Systemic therapy focuses on the dynamics and interactions between members of a group or system, such as a family, couple or work group. This approach is based on the idea that individual problems and psychological symptoms often arise and are maintained within the context of relationships and communication with others.
Rather than focusing solely on the individual, systemic therapy examines how patterns of behavior, communication, and roles in the system affect each member and the system as a whole. The goal of systemic therapy is to identify and address these dysfunctional patterns, promoting changes in the way system members interact and relate to each other.
Some approaches within systemic therapy include family therapy, couples therapy and group therapy. Systemic therapy may be recommended in a variety of situations, such as:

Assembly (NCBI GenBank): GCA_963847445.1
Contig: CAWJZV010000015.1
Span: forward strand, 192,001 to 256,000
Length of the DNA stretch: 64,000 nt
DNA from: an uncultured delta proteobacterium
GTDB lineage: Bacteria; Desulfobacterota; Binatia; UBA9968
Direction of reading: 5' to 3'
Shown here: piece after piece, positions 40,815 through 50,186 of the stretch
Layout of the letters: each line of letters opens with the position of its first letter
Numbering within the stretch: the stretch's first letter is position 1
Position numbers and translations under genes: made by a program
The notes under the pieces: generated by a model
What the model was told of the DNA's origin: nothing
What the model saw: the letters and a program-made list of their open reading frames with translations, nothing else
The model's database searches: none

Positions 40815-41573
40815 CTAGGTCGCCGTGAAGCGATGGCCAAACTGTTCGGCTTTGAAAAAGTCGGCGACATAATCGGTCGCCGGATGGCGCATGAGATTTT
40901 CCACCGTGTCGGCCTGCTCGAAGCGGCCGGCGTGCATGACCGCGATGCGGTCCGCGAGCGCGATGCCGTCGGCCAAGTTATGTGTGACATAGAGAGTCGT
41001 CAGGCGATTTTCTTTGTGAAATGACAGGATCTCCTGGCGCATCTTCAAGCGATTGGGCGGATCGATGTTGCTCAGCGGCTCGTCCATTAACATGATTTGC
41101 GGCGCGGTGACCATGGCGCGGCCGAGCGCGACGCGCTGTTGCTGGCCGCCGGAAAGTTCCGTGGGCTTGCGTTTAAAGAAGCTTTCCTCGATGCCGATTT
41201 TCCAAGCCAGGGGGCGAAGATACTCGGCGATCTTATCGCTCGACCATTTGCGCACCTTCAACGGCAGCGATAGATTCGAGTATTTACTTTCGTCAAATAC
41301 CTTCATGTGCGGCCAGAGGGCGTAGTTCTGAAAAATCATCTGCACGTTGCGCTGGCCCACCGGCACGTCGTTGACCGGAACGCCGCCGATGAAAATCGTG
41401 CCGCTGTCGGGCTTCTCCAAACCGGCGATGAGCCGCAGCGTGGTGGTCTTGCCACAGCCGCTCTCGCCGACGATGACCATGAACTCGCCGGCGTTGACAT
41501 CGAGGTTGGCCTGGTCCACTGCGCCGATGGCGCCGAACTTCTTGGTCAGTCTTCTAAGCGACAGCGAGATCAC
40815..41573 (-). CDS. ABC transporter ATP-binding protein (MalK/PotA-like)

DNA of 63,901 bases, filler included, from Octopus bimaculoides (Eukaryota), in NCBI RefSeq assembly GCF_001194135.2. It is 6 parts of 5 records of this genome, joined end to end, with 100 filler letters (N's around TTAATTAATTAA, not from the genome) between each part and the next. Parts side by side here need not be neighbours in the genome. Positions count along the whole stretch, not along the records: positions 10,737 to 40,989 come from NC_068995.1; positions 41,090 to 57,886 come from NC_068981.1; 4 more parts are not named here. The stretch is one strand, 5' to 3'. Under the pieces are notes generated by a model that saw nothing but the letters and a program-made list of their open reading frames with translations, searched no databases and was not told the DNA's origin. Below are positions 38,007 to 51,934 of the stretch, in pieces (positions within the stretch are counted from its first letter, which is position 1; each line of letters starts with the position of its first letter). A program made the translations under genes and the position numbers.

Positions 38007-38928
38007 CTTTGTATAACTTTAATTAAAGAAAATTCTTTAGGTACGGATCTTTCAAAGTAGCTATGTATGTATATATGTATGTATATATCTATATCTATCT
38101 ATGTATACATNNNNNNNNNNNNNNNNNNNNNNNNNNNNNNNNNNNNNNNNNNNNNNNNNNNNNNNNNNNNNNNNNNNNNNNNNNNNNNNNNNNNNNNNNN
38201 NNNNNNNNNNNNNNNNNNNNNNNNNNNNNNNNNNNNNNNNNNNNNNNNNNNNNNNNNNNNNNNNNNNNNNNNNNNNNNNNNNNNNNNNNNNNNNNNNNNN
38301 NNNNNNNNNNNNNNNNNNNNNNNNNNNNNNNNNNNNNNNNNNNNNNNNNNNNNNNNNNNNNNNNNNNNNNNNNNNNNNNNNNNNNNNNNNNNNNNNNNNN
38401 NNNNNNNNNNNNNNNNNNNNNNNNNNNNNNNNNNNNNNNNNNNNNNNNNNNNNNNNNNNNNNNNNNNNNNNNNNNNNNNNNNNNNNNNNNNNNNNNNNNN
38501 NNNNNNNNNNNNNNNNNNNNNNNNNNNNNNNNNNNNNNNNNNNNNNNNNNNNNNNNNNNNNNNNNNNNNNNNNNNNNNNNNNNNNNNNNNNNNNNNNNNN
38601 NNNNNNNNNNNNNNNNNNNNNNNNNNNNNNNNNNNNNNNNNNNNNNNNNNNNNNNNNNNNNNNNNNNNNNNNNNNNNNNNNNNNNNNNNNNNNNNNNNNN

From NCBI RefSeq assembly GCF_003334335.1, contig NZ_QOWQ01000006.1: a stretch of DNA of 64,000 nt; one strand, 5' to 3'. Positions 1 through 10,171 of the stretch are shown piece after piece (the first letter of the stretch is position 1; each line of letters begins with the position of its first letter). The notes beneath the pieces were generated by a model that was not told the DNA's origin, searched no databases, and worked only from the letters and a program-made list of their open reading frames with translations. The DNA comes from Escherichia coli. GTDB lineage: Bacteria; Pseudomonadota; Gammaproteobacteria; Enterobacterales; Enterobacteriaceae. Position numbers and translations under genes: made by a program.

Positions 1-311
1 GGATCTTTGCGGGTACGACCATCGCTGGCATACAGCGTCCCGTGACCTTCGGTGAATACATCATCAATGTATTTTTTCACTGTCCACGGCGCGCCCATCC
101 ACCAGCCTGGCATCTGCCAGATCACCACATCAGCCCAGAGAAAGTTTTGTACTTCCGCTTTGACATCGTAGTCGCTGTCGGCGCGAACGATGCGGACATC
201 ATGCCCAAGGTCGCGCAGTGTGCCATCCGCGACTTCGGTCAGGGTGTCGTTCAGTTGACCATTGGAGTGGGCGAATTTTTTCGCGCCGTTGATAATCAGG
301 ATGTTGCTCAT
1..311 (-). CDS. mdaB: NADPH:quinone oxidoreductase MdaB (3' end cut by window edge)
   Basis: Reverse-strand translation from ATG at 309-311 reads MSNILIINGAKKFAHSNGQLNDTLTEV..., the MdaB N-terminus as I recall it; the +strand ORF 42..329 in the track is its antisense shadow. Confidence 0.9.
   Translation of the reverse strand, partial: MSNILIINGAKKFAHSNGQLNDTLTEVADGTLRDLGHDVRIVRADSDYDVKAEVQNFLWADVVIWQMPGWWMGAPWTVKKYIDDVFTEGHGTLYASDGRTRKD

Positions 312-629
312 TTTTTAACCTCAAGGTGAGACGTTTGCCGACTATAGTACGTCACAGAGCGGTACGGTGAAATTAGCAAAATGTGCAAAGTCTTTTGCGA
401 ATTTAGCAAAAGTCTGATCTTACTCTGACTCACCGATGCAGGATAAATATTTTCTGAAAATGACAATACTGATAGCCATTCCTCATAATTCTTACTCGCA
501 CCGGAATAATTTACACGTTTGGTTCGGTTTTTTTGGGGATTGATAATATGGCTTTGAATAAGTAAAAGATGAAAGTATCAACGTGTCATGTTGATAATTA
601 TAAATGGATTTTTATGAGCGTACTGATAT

- Family and relational problems: systemic therapy can be helpful in addressing conflicts, communication problems and dysfunctional patterns in family, couple or group relationships.
- Behavioral problems in children and adolescents: Systemic therapy can help address behavioral and emotional problems in children and adolescents by examining how family patterns and interactions may be contributing to these problems.
- Addictions and eating disorders: Systemic therapy can be beneficial in treating addictions and eating disorders by addressing relational factors and family dynamics that may be influencing the problem.
- Adult mental health problems: Systemic therapy can be helpful in the treatment of mental health problems, such as anxiety and depression, by exploring how relationships and communication with others may be affecting an individual’s emotional health.
Acceptance and Commitment Therapy (ACT)
Acceptance and Commitment Therapy (ACT) is a psychotherapy approach based on the process theory of language and cognition called Relational Frame Theory. ACT focuses on helping people develop greater psychological flexibility and acceptance of their thoughts and emotions, rather than fighting them or trying to eliminate them.